Beloved Gardiner Expressway remnants torn down for new heart shaped Toronto park
A chunk of Toronto's Gardiner Expressway just disappeared, but it's not the one you're probably thinking of.
The monolithic remnants of the expressway's demolished York-Bay-Yonge off-ramps — a cluster of concrete supports outlining the former spiral ramp — have come down to make way for a quirky heart-shaped park at York Street and Queens Quay.
It is confirmed: the Pillars are gone. Put up a good fight and I won’t stop standing up for a culture that remembers where it comes from. And don’t you think I let them demolish them without grabbing a little piece for safekeeping 😽. Always and forever, #keepthepillarsTO pic.twitter.com/qxuqXHkPvl— Daniel Rotsztain (@theurbangeog) September 17, 2021
Known as Love Park, it seems not quite everyone is in love with the park yet, some seeing the removal of these last vestiges of the lost Gardiner ramp as a missed opportunity to integrate the site's history into the new public space.
The supports, or "bents," were all that remained of a complex of ramps that included a spiral ramp touching down at York Street and a straight ramp extending to Bay Street.
When the spiral ramp came down in spring 2017, the City left the bents in place with the potential to have them integrated into a new park on the ramp's former footprint.
#TPBscan #61— Gil Meslin (@g_meslin) September 15, 2021
The ferry docks may have changed (this location is now Harbour Square), but we still ride the same ferries.
Also, pre-renovation Toronto Terminal Building, and the former ramp where there will soon be a new park.
No photo on Yom Kippur, but a new roll on Friday! pic.twitter.com/UtcDW61vvf
This vision would not come to pass, despite a grassroots Twitter campaign called #keepthepillarsTO.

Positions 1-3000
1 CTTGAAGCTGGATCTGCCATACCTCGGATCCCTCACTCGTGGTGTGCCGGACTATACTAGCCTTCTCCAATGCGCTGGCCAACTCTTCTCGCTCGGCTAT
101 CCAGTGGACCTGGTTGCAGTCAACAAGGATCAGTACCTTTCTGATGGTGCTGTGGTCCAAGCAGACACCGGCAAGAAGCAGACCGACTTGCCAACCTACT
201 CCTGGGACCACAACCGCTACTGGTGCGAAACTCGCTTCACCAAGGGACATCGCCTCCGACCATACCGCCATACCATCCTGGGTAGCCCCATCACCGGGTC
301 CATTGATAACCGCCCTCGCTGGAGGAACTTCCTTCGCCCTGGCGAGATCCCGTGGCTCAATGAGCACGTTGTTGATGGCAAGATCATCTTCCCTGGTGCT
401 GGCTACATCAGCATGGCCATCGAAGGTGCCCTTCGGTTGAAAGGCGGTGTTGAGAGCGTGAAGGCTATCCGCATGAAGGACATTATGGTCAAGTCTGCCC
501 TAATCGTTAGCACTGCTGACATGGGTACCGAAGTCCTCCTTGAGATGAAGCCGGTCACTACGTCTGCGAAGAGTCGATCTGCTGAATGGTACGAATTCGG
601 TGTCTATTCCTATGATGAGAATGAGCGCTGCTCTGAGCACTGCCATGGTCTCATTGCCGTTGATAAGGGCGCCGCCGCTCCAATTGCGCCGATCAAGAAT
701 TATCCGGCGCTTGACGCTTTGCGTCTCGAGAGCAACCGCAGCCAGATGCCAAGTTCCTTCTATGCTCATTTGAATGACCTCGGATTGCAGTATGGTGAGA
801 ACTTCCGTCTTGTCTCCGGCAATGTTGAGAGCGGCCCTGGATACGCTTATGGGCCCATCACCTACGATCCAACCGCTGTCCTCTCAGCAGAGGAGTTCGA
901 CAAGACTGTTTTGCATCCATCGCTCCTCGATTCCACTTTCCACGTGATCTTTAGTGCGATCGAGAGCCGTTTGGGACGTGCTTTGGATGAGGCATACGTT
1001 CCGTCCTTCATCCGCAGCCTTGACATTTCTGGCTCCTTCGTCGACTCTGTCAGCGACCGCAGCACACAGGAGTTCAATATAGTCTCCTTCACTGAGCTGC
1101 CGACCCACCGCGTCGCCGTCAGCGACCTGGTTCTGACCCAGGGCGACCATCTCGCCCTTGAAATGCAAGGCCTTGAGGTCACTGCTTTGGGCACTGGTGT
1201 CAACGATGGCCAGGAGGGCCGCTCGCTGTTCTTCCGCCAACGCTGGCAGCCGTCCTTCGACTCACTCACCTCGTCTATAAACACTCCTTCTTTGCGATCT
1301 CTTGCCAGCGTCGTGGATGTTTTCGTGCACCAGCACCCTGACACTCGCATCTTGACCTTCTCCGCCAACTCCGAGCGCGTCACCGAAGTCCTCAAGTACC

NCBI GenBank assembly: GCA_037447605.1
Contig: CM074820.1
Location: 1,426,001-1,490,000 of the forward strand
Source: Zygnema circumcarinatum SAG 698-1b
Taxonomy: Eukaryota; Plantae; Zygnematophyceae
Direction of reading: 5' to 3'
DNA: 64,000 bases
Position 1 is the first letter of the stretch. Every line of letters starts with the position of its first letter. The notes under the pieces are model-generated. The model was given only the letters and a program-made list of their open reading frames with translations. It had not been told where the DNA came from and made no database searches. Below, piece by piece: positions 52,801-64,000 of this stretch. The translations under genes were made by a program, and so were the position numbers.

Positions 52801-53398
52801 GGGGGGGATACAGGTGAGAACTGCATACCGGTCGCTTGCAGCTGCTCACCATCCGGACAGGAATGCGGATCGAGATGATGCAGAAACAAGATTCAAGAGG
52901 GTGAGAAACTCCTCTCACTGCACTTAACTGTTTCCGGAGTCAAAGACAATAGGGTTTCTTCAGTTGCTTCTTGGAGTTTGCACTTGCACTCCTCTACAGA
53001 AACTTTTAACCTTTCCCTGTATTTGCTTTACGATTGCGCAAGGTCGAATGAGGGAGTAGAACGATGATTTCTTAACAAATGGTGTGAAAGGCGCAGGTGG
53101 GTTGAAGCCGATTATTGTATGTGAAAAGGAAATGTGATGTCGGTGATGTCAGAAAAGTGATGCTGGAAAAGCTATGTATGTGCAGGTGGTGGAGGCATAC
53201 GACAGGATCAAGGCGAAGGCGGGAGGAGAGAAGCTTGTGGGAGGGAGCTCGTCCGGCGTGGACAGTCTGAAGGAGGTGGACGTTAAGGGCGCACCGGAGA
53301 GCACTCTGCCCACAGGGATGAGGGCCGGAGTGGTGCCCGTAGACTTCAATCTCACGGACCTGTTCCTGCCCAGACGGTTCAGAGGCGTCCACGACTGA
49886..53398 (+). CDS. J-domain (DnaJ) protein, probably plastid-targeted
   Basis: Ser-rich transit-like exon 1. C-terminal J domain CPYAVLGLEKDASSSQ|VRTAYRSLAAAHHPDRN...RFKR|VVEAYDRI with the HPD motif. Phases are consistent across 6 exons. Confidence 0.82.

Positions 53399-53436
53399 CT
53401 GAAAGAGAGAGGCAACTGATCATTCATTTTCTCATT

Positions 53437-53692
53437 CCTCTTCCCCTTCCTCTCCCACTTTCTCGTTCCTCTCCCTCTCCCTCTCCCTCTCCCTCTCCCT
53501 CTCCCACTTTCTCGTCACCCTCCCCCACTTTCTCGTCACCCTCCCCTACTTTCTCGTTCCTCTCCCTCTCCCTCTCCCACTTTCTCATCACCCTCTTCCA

Artist, writer, and cartographer Daniel Rotsztain thinks that there was much lost in this decision, telling blogTO, "those pillars were not a testament to the automobile, but a testament to the idea that we can take down highways. They were a piece of our Modernist concrete cultural heritage."
"In an aesthetic sense, this descending spiral of pillars was so unique, and no multimillion dollar public art project could replicate its beauty," says Rotsztain.
A design competition consisting of 40 international landscape architects and designers ultimately resulted in winning a plan that treated the site as a blank canvas. The Gardiner remnants would not be spared.
The winning bid was designed by Claude Cormier + Associés — the same minds behind the wildly popular dog fountain at Berczy Park — in collaboration with gh3.
Waterfront Toronto and the City of Toronto are pledging to create a two-acre urban oasis for the Harbourfront area with the construction of this new park.
The standout feature and namesake of Love Park will be a central heart-shaped water feature surrounded by a pink heart outline. A glowing heart will appear to float above the pond, though it has not yet been described how this mirage would be achieved.
Construction of Love Park began this July when the site was fenced off, cutting off a popular shortcut between Queens Quay and Harbour Street.
Toronto could have this brand new public space within just over a year, with the park's opening currently expected in the fall of 2022.
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